In this study, we use a conventional Probit model to investigate the effects of banks’ cost efficiency on inno- vation in Italy. In particular, we assess whether the efficiency–innovation relation depends on the type of banking institutions, as we partition them according to whether they are cooperatives or non-cooperatives. When we examine the two types of financial intermediaries simultaneously, the higher efficiency among cooperative banks has a positive and significant effect on R&D collaborations with firms and consultants and pro- cess innovation, while higher efficiency among non-cooperative banks has a positive and significant effect on product innovation. When we consider each individually, the effect holds for cooperatives, but the opposite holds for non-cooperatives, as the positive and significant effect on product innovation vanishes. To deal with the likely endogeneity of bank efficiency, we also propose the application of an Instrumental Variable Probit (IV Probit) model. When we again jointly examine cooperative and non-cooperative banks, our evidence indicates that higher efficiency among non-cooperative banks enhances in-house R&D and both product and process innovations, while we find a non-significant effect for cooperative banks. However, when we individually examine the efficiency of each intermediary, we find evidence of a positive and significant effect on the process innovation for cooperative banks and of a positive relation between non-cooperative banks’ efficiency, in-house R&D and product and process innovations.

Firm innovation and local bank efficiency in Italy: Does the type of bank matter?

Barra, Cristian
;
Ruggiero, Nazzareno
2021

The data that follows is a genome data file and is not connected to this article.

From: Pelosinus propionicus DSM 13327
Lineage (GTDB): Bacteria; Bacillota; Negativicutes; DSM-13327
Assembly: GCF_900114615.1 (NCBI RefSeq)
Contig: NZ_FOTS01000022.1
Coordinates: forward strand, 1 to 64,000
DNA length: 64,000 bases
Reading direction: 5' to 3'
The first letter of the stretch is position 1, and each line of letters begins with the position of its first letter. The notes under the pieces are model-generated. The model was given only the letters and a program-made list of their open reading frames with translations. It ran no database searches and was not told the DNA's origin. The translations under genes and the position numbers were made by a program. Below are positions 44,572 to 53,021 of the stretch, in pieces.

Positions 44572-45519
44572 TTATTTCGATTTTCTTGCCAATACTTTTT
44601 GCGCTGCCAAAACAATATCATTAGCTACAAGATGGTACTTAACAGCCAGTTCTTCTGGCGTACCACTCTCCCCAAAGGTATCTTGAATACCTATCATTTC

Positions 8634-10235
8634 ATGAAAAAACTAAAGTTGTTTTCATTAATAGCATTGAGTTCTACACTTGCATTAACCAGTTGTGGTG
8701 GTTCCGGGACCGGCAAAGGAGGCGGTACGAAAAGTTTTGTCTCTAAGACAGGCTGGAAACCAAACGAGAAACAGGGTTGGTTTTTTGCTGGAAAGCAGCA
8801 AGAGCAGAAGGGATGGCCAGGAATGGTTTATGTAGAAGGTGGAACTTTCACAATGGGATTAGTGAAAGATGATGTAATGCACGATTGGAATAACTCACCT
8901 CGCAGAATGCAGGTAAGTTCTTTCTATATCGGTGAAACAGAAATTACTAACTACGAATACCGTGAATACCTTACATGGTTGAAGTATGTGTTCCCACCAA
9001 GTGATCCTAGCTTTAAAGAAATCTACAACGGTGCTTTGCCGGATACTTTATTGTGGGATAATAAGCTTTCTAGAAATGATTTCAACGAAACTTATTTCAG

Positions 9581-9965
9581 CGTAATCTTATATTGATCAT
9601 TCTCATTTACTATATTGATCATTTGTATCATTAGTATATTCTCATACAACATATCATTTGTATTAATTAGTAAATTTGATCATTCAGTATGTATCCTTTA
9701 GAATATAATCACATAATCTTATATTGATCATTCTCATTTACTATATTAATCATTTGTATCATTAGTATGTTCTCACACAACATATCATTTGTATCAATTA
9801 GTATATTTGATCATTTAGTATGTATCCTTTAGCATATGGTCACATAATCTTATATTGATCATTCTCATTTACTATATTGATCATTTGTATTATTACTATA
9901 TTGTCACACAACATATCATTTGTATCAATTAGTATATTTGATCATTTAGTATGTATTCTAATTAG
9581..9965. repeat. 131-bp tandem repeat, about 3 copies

Abstract

In this study, we use a conventional Probit model to investigate the effects of banks’ cost efficiency on inno- vation in Italy. In particular, we assess whether the efficiency–innovation relation depends on the type of banking institutions, as we partition them according to whether they are cooperatives or non-cooperatives. When we examine the two types of financial intermediaries simultaneously, the higher efficiency among cooperative banks has a positive and significant effect on R&D collaborations with firms and consultants and pro- cess innovation, while higher efficiency among non-cooperative banks has a positive and significant effect on product innovation. When we consider each individually, the effect holds for cooperatives, but the opposite holds for non-cooperatives, as the positive and significant effect on product innovation vanishes. To deal with the likely endogeneity of bank efficiency, we also propose the application of an Instrumental Variable Probit (IV Probit) model. When we again jointly examine cooperative and non-cooperative banks, our evidence indicates that higher efficiency among non-cooperative banks enhances in-house R&D and both product and process innovations, while we find a non-significant effect for cooperative banks. However, when we individually examine the efficiency of each intermediary, we find evidence of a positive and significant effect on the process innovation for cooperative banks and of a positive relation between non-cooperative banks’ efficiency, in-house R&D and product and process innovations.
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Utilizza questo identificativo per citare o creare un link a questo documento: https://hdl.handle.net/11386/4768191
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